Rivers, not reservoirs…

“The he (Jesus) opened their(the disciples) minds to understand the Scriptures, and said to them, “Thus it is written, that the Christ should suffer and on the third day rise from the dead, and that repentance and forgiveness of sins should be proclaimed in his name to all nations, beginning from Jerusalem. You are my witnesses of these things.” Luke 24:45-48

Jesus opened up the minds of the disciples and explained to them the Good News once more of what he had done for them and for the world. Then he told them that this incredible news should be proclaimed to all nations. They learned so that they could tell others. Rico Tice, an Anglican minister at All Souls Church in London, said that we should stop being reservoirs and start being rivers. That statement rattled my cage a bit when I heard it. So many of us just want to learn about the Bible and about Jesus and about the church and truth and the Gospel. We enjoy the studies and the small groups and a good sermon. We enjoy the fellowship of other Christians and singing songs together. But, too often we are only reservoirs of information about God, but we are not rivers of living water to others. We have been called by our great Savior to be rivers – not reservoirs.

The truth of the incredible work of Jesus Christ on the Cross and his glorious resurrection from the dead and his life of perfect obedience has been made known to us so that we can be witnesses of it to a lost and troubled world. We as individual disciples of Jesus as well as in our gatherings as churches need to be witnesses of the Good News. “For God so loved that world that he gave his only son…”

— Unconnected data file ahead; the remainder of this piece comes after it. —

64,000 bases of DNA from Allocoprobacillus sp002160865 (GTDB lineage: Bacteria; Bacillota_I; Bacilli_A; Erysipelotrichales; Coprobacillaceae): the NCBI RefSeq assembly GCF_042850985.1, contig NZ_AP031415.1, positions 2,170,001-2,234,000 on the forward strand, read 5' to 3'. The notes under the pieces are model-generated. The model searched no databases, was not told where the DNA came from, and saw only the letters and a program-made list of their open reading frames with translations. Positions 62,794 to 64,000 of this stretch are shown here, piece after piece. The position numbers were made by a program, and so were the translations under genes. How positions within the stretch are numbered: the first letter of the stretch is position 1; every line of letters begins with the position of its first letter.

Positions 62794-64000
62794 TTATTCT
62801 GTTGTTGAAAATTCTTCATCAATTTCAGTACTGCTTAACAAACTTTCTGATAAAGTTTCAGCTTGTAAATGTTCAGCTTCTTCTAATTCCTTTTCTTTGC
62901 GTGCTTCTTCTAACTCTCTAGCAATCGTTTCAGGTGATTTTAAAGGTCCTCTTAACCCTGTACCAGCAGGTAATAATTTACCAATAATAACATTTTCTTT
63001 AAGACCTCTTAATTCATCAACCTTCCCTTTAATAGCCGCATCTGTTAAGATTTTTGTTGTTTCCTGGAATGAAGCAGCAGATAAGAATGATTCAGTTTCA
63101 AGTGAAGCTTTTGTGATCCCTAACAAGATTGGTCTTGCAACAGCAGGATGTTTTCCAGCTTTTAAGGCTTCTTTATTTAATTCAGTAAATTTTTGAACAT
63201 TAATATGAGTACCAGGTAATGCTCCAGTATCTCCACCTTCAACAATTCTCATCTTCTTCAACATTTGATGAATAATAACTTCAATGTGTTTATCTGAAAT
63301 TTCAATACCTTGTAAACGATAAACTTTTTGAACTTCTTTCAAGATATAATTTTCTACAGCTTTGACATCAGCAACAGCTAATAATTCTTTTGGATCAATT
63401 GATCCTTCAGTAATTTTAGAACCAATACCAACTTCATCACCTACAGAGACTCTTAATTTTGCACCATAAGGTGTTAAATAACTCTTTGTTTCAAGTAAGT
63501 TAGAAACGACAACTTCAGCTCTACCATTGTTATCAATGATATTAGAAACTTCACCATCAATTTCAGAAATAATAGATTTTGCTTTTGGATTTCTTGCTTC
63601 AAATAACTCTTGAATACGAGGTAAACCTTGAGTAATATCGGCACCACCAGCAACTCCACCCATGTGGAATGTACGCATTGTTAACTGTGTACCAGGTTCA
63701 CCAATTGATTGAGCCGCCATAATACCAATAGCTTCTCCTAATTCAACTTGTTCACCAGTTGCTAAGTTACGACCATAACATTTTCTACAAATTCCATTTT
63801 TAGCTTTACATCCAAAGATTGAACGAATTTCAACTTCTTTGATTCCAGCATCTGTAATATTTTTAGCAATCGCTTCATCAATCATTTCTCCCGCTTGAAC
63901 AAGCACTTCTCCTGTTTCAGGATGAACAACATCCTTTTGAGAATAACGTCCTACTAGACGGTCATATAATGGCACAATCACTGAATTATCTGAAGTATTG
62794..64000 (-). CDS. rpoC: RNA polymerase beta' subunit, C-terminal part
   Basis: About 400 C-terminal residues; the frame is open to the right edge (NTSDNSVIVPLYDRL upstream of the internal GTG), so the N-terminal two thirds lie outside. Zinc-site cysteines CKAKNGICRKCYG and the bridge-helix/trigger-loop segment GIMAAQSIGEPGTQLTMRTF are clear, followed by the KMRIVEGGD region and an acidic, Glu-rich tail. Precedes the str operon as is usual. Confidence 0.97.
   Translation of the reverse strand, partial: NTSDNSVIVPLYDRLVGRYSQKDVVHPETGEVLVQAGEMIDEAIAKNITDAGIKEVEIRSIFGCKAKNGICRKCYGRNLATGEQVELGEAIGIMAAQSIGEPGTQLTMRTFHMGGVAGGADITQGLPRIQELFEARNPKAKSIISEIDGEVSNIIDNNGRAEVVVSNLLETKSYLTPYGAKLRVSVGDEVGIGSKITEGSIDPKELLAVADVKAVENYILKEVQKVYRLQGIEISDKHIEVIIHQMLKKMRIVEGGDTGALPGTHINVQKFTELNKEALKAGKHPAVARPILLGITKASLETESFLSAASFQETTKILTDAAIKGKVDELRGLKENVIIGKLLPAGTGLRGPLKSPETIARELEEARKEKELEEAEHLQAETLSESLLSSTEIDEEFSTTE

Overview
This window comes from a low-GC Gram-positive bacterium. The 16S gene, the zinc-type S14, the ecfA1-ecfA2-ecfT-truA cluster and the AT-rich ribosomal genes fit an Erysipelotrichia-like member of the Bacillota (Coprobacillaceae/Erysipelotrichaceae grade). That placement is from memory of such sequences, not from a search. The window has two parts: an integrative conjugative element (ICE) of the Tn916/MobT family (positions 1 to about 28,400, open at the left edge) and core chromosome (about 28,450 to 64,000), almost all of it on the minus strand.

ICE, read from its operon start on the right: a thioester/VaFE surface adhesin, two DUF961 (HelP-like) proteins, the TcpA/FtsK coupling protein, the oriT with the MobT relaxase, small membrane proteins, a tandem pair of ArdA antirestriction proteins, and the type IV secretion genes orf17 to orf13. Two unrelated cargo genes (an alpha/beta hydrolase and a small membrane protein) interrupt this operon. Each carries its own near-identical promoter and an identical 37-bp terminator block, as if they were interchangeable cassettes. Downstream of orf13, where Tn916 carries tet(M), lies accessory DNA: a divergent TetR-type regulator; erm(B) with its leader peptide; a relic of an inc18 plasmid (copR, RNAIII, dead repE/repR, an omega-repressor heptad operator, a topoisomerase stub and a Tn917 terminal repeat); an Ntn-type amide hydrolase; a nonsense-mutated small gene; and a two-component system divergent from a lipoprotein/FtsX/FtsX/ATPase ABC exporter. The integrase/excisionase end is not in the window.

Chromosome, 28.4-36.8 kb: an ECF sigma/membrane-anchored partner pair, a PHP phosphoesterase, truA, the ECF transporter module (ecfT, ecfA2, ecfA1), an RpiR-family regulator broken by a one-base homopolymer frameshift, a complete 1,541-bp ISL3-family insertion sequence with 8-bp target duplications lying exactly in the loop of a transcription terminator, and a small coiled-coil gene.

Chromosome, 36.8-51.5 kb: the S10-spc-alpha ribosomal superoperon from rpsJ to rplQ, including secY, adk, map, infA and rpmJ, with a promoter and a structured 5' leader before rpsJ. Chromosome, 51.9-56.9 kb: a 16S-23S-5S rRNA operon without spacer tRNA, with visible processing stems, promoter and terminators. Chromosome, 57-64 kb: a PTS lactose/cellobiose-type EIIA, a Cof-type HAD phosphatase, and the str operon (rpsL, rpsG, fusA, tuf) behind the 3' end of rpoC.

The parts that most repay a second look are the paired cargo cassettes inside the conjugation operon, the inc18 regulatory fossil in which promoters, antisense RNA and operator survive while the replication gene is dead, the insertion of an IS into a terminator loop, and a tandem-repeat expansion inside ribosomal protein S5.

The incredible grace of God is not just a pool to swim in, but it is a river that goes out into all the world. We are the proclaimers. We are the truth tellers. We are the Good Newsers. We are the evangelists. We have been told so that we may tell others.

We are rivers – not reservoirs.

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One Response to Rivers, not reservoirs…

  1. Matt S. says:

    This is a good word, Ambrose. About your point that too often we’re operating only as “reservoirs of information about God” – much of what we think of as “Christian conversation/interaction” is only talking “around” Jesus, and really not touching on the heart of religion, which has the effect of deadening our appreciation of grace. This carries over to how we witness to those around us. The Gospel – it turns out – is not only uncomfortable to unbelievers, but oddly remains a point of discomfort to those who have received and enjoy the blessings of it, at least in the sense of openly reveling in the grace of God with other brethren. Our sharing of the Gospel with each other (the training grounds) needs to get beyond the conveying of information, or we won’t be effective witnesses to the lost. This is not to say that there isn’t a place for small talk or formal bible studies, but these are only means to lead us into the kinds of interactions that truly edify and equip, and frame our hearts to long to see the lost saved. Maybe someone will write a book called, “Why Christians are Uncomfortable with the Gospel”.

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